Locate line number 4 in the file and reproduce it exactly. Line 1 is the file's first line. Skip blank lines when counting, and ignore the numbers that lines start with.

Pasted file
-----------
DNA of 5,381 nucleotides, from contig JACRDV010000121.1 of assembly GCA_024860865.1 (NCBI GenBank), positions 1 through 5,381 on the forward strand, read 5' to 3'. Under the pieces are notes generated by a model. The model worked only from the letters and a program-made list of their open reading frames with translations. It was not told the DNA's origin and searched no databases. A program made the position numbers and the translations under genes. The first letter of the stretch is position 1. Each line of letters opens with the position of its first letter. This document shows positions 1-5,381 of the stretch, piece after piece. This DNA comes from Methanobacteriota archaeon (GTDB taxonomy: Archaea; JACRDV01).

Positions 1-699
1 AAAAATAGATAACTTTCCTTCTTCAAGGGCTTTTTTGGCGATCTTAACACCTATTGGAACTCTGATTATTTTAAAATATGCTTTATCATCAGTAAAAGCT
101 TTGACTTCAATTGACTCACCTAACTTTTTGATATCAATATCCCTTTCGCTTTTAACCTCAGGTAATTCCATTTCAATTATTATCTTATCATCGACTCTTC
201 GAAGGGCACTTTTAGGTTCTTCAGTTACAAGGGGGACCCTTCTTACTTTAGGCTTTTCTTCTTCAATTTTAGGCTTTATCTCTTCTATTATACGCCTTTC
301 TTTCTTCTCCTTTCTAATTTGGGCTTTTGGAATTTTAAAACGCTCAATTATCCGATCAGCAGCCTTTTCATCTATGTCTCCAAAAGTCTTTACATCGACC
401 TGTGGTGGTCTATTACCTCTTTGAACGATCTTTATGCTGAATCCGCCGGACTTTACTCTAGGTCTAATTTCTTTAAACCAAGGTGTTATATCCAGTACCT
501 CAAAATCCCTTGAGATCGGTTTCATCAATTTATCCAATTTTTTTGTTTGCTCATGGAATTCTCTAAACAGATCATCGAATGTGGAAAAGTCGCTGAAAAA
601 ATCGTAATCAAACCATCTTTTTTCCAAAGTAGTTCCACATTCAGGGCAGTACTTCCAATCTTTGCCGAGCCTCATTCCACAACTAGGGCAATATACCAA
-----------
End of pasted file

101 TTGACTTCAATTGACTCACCTAACTTTTTGATATCAATATCCCTTTCGCTTTTAACCTCAGGTAATTCCATTTCAATTATTATCTTATCATCGACTCTTC